This post covers the use of the USEPMTIMER switch in the boot.ini and also shows how it affects the operating system
Dual Core or multiprocessor AMD Opteron processors may encounter Time Stamp Counter (TSC) drift in certain conditions. Whether the system is affected by this issue depends on the specific ProLiant server generation, the number and type of AMD Opteron processors installed, the operating system, and whether AMD’s PowerNow! feature is being utilized. This condition affects operations such as network communications and performance monitoring tasks that are sensitive to system time. For example, Microsoft Active Directory domain controllers can report an Unexpected Network Error (Event ID 1054).
Windows cannot obtain the domain controller name for your computer network. (An unexpected network error occurred ) . Group Policy processing aborted.
In addition, a negative PING time may be returned after issuing the PING command. The negative PING time occurs because of a Time Stamp Counter drift occurring on AMD Opteron platforms which include more than one processor core.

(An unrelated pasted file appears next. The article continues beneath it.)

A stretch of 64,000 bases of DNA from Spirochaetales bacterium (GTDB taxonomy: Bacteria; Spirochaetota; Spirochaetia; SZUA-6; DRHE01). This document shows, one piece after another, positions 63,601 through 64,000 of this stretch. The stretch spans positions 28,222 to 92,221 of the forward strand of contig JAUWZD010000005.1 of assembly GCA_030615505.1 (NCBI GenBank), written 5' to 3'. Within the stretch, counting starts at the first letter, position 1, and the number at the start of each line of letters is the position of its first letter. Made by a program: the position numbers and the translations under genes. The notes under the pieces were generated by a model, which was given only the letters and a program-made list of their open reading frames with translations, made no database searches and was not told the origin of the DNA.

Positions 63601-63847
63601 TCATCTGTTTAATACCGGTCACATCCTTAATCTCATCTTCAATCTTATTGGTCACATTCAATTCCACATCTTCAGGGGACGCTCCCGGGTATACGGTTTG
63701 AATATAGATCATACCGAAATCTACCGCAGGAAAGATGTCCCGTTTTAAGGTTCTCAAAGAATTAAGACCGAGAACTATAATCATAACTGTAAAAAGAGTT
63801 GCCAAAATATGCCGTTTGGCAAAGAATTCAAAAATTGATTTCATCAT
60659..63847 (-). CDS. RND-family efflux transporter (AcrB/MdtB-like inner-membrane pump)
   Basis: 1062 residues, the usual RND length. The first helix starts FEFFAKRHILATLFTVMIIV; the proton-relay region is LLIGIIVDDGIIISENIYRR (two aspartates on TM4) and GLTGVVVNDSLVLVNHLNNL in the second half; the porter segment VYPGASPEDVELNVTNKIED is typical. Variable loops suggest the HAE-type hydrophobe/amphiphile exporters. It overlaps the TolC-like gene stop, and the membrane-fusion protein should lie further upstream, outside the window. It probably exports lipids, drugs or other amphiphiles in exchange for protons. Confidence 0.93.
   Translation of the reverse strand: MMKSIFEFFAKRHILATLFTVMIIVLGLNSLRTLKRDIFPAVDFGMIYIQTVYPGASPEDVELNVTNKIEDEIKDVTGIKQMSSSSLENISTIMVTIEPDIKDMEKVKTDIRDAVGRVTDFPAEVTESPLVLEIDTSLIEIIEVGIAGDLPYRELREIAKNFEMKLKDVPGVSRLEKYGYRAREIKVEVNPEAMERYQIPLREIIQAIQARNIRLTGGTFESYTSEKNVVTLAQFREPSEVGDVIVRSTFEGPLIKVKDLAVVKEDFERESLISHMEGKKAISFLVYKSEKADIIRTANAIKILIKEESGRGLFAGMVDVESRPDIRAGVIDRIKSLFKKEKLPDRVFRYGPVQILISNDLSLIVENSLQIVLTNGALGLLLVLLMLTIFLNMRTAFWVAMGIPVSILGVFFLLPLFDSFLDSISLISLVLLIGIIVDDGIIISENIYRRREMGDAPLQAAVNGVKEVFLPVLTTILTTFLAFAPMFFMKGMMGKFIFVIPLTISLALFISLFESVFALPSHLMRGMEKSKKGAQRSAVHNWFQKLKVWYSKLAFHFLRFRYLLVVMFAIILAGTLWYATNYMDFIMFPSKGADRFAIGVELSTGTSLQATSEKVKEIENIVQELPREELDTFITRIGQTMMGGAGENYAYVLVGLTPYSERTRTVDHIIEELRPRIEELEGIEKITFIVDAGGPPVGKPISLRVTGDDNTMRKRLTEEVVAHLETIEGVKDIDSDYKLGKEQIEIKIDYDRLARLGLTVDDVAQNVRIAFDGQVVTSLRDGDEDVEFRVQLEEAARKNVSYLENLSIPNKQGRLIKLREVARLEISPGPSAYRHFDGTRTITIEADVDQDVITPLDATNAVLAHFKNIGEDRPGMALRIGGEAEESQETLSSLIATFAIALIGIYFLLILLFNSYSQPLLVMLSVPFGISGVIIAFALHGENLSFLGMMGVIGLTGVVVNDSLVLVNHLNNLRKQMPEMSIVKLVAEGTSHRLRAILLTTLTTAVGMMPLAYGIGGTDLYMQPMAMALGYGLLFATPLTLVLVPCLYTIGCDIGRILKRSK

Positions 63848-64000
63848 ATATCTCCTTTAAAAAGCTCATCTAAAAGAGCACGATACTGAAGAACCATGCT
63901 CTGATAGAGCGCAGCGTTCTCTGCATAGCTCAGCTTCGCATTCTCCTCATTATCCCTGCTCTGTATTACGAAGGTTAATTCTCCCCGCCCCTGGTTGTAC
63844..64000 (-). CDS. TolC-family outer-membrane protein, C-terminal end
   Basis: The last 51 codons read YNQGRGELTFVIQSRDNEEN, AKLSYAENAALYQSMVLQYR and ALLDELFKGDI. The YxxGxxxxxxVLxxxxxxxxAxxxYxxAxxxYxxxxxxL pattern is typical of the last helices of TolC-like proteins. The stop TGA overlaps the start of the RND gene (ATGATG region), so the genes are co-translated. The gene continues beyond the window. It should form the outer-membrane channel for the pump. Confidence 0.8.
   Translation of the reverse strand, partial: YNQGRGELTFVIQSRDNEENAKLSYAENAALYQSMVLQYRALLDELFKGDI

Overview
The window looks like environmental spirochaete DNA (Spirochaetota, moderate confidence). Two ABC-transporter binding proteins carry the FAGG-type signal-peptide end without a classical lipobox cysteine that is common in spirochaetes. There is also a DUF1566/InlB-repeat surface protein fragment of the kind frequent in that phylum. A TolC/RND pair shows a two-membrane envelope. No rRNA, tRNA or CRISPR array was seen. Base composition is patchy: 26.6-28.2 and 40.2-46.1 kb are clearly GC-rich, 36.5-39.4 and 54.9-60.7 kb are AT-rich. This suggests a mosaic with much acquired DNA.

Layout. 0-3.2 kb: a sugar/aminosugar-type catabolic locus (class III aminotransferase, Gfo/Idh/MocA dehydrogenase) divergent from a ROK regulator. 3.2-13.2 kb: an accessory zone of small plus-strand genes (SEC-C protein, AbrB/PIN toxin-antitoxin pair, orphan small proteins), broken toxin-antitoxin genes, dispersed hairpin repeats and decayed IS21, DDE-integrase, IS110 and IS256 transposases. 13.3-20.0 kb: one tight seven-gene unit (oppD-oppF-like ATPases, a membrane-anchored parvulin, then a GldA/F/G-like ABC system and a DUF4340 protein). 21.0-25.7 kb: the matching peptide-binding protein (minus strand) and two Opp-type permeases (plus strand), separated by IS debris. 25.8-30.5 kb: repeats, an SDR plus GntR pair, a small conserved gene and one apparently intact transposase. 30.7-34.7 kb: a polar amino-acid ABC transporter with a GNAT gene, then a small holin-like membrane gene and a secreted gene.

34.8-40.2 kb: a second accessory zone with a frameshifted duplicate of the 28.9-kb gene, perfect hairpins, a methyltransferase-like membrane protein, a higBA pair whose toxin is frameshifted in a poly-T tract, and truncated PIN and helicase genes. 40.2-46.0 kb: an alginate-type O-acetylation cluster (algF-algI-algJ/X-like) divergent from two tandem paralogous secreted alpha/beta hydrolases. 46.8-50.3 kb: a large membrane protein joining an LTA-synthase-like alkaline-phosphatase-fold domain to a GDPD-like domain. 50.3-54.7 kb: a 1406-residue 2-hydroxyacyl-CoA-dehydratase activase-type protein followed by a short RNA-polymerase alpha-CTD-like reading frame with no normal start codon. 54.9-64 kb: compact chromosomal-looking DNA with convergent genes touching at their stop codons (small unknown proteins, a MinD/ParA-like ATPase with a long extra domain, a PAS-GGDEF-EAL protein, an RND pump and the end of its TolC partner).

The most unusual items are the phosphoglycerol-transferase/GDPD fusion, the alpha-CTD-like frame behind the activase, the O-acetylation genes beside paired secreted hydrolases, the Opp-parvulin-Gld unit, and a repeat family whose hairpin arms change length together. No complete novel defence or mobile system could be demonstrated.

You may also see that the performance monitor shows you wrong values.
Many operating systems use the TSC as a timekeeping source. Each processor core (whether it is a single-core processor or dual-core processor) includes a TSC. When the TSC for different processor cores are not synchronized, the above symptoms and behaviors can occur if the operating system is using the TSC as a timekeeping source
Edit the BOOT.ini file and add the parameter "/usepmtimer", then reboot the server. Adding the "/usepmtimer" parameter to the BOOT.INI file configures the Windows operating system to use the PM_TIMER, rather than the Time Stamp Counter.
Note: When installing the latest AMD PowerNow! Technology driver from AMD, the BOOT.INI file will automatically be updated with the “/usepmtimer” parameter. While the driver itself does not resolve this issue, the installation process will make the necessary changes to the BOOT.INI file to prevent the issue from occurring.
A Microsoft Windows Server 2003-based server may experience time-stamp counter drift if the server uses dual-core AMD Opteron processors or multiprocessor AMD Opteron processors. When this problem occurs, operations that rely on the time-stamp counter may not function correctly. These operations include network communications and performance monitoring. This problem occurs when the time-stamp counters for different processor cores are not synchronized. Windows Server 2003 uses the time-stamp counter as a timekeeping source. Each processor contains a time-stamp counter. Basically, configuring the /USEPMTIMER switch forces the machine to select the ACPI clock for the performance counter timer instead of using the time stamp counter (TSC). Note that only ACPI HALs ever use the PM timer for the function QueryPerformanceCounter; APM and other non-ACPI HALs use the TSC.